Photo credit: Gene J. Puskar
Thursday’s game between the Penguins and Capitals was an exciting affair, but it was the third period fight between Jay Beagle and Arron Asham that got people talking.
After roughing Kris Letang, Jay Beagle was approached by Arron Asham, a known fighter with more than 70 bouts on his rap sheet according to hockeyfights.com. The fight left Jay Beagle apparently knocked out, bleeding on the ice, and requiring help to get up. Asham skated away from the fight and made pro-wrestling-style gestures that could translate as “it’s over, he’s asleep.”
Beagle spit out blood, pulled out a tooth, and retreated to the locker room. As Beagle got up, Asham banged his stick from the penalty box out of respect. Arron and Jay served matching major penalties, Beagle doing so from off ice. Also served by Beagle was the original two-minute penalty for roughing Letang. Asham was not assessed an instigator penalty.
We do not yet know the severity of Jay Beagle’s injury.
Here’s the fight:
Following the game, Asham took a lot of blame– some of it from us– for taunting and grandstanding after injuring a player. Alex Ovechkin said of the fight:
[Beagle is] not a fighter; it’s not his job to fight. I don’t know, it looked kind of not respectful for players on [a] different team. I don’t know what people think, but I think it’s not respectful.
Speaking to the Washington Times, defenseman Karl Alzner added:
It’s classless. But I know that happens in fights. It’s really crappy to see. Have some class a little bit, ya know?
That’s the way Beags is. He’s not going to back down from anybody. It’s unfortunate the way it happened. Hopefully he’s not out for too long. Asham’s doing his job. But I didn’t see what it did, but if he did do something, I expect more from him.
Aware of the criticism to his taunt, Arron responded:
It’s unfortunate the way the fight ended. Obviously I want to win. I don’t want to go out there and hurt anyone. My gestures at the end there, I was into the game. It was uncalled for. Classless on my part. I think those guys over there know that I’m not that type of guy to be going off. It was a big game you know. I wanted to get my bench going. Classless move on my part.
Where do we go from here?
For those allegations of classlessness, Asham gets mercy. He was contrite without being forced, and he faced his criticism head-on, which you have to admire.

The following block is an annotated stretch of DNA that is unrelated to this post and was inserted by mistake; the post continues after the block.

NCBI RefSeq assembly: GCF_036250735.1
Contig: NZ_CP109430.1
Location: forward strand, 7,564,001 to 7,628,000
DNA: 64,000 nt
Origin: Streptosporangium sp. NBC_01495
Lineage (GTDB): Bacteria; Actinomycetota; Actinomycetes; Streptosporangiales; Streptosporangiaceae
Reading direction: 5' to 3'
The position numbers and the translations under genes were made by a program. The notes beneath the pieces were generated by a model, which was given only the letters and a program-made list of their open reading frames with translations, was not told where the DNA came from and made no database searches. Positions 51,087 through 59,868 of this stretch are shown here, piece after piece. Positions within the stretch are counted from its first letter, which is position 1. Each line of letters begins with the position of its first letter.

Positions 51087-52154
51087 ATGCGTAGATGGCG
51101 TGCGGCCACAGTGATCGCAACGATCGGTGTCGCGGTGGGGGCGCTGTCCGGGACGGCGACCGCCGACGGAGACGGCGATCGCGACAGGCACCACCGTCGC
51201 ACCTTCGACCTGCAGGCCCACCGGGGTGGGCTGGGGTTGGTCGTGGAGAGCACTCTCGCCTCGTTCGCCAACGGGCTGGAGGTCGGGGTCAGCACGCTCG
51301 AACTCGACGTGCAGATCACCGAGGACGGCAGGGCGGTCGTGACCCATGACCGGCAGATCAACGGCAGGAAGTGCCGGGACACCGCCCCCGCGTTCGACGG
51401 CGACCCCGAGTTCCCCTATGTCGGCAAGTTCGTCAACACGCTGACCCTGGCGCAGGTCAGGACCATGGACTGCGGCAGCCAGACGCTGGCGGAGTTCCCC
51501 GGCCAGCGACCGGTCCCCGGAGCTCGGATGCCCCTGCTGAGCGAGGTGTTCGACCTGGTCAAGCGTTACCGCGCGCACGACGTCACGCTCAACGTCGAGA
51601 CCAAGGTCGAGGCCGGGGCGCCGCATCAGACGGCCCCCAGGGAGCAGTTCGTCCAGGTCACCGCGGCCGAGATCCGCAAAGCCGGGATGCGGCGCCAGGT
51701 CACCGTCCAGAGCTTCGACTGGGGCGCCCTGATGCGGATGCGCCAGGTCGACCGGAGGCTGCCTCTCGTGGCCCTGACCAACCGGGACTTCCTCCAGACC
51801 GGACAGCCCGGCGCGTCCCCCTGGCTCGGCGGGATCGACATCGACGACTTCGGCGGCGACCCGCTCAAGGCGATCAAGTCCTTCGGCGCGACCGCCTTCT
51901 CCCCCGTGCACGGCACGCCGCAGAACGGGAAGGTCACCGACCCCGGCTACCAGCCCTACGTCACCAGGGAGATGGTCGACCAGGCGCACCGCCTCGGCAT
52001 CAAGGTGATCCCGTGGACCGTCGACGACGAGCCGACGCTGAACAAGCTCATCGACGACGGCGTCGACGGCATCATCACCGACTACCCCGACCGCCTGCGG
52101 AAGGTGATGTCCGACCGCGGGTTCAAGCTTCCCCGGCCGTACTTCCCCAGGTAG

The missing instigator call is disappointing in this writer’s opinion. Rule 46.11 of the NHL rulebook makes a good case for this example, but the rule hasn’t not been enforced regularly lately. So why is it on the books at all?
Our peers in Pittsburgh brought up the possibility that Beagle should have been penalized for wearing a visor during a fight, but skimming the rulebook (75.2.iv) tells us that call is only for instigators.
We asked our friends and readers, the really hockey-smart ones at least, to share their thoughts about the fight. Is there a warrior’s code that dictates the victor should be solemn in victory? Was Asham out of line? Was Beagle unwise to engage?
from Dan Bylsma’s perspective, Asham did all the right things. The fight started because Asham felt he needed to defend Letang, which is pretty much the reason a guy like Asham is on an NHL roster. Added bonus: Pens are down a goal, and this is an opportunity to fire up the crowd and his bench. Asham wins the fight, he celebrates, firing up the crowd even more.
Beagle needs to make a better decision there and decline the fight when a guy like Asham challenges him. Also, when the instigator rule specifically notes “obvious retribution for a previous incident in the game or season” as one of the criteria for an instigator penalty, how does Asham not get an instigator here?
I don’t think it was right at all. You gotta act like you’ve been there before. No one takes kindly to gloaters.
I wouldn’t go as far to say that a player should be totally solemn after winning a fight, especially in a rivalry game where he won with a strong knockout blow. No harm in a cocky smile or a look over at the bench, but I think the warrior code would say that such actions are an invitation for somebody else to step up and challenge him.
I do think that the gestures were over the top, and that a real warrior would let the punch speak for itself. It doesn’t break the warrior code, but it does indicate that the guy isn’t really much of a warrior.
In itself I don’t think the fight was warranted, but Asham saw Beagle messing with Letang and it’s understandable on his part to step up. Beagle accepted, got his butt whupped, and that’s fine.
It’s not okay to taunt after knocking a guy out like that. In my mind, that doesn’t mean that a winning fighter shouldn’t be excited or demonstrative. I would have been fine if Asham had just raised his hand or interacted with the crowd or his teammates. It’s fine if you draw attention to yourself as a winner, and if it’s a fight to give your team energy, to draw attention to that. Fighting is showmanship. It’s absolutely out of line to make fun of an opponent’s injuries. Yeah, Asham skated away after dropping Beagle, but he was well aware that he did some serious damage with his last two punches, and that demands respect.
I’m not sure there is a real warrior’s code. There is one, inasmuch as people like Don Cherry, Mike Milbury, and lots of other people in the media say there is. Is there a code in the practical sense, as observed by the players? Not so sure. There’s respect and understanding, but not this whole “unwritten” code like the one that gets lionized in baseball.
(Warning: these photos are a little graphic and could be upsetting.)
Photo credit: Gregory Shamus
Photo credit: Gene J. Puskar
Photo credit: Justin K. Aller
Photo credit: Justin K. Aller
Additional reporting by Ian Oland.